Banned Books Week kicked off yesterday.
I love Banned Books Week. It is a whole week dedicated to awesome stuff like celebrating our freedom to read and highlighting our right to access diverse material of our own choosing at our school and public libraries. And, equally as awesome, it is a reminder of the guarantee that librarians will protect our privacy when it comes to what we choose to read, check out, and research.
As this week approached, I encountered a number of in-person and online discussions about book challenges, reading choice, and student privacy that spurred me to think deeply about books that have been challenged at school libraries throughout the past year. Even more than that, though, I’ve been thinking about books that didn’t make it to a library’s shelf because of self-censorship or the fear of community reaction. I look forward to sharing articles, ideas, and reflections about professional ethics, censorship, selection, and banned books with you this week. I hope you will feel comfortable sharing your thoughts about these topics, too.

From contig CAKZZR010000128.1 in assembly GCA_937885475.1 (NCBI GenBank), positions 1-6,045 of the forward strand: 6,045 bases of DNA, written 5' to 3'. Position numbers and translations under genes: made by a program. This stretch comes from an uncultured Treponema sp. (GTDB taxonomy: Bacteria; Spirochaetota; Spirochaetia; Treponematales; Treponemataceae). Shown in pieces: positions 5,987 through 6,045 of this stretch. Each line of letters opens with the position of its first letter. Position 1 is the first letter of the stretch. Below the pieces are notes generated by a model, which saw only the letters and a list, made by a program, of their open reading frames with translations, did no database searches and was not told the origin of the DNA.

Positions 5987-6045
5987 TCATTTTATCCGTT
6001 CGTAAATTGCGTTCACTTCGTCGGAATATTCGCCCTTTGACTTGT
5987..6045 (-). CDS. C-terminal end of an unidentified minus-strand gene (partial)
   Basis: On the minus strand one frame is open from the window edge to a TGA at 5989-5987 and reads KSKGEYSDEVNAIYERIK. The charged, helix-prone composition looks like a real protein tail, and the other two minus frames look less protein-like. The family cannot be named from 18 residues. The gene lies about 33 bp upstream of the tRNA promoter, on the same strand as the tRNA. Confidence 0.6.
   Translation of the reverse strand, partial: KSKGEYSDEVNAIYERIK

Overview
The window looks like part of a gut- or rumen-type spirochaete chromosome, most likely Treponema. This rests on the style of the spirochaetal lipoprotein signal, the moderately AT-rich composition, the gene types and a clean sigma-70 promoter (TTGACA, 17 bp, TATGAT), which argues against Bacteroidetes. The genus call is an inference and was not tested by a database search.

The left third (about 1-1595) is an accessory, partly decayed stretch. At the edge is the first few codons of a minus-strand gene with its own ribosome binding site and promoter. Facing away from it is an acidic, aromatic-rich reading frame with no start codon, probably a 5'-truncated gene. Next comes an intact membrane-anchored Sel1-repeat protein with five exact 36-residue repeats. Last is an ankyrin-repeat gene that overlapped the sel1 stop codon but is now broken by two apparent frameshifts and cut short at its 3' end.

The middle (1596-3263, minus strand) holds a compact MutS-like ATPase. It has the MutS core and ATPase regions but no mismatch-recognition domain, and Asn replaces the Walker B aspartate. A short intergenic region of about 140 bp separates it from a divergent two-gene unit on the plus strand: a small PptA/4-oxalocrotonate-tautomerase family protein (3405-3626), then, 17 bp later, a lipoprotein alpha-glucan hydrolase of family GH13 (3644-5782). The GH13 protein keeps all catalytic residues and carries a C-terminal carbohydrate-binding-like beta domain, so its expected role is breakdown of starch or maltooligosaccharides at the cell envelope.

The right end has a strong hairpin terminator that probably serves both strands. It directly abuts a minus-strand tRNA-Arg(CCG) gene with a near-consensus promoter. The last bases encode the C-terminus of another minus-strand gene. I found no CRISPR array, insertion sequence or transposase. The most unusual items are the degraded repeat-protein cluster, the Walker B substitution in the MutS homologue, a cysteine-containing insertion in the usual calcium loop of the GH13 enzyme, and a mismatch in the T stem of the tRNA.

The following could help us get our discussion off the ground:
“Not Censorship But Selection,” by Lester Asheim is a brief read that helps frame the discussion about the difference between banning or removing a book from a library and the thoughtful selection of materials appropriate for inclusion in a collection. First published in the Wilson Library Bulletin in September 1953, this article stands the test of time in explaining the sometimes blurry line between censorship and selection.
“Worth Fighting For: Factors Influencing Selections Decisions in School Libraries” is a doctoral dissertation by April Dawkins that explores book selection and self-censorship in school library environments. I am excited to be working my way through this right now, and grateful to Ms. Dawkins and to the Scholar Commons for providing open access to this work.
Just For Fun: Flashback to a Few Favorite Banned Books Week Moments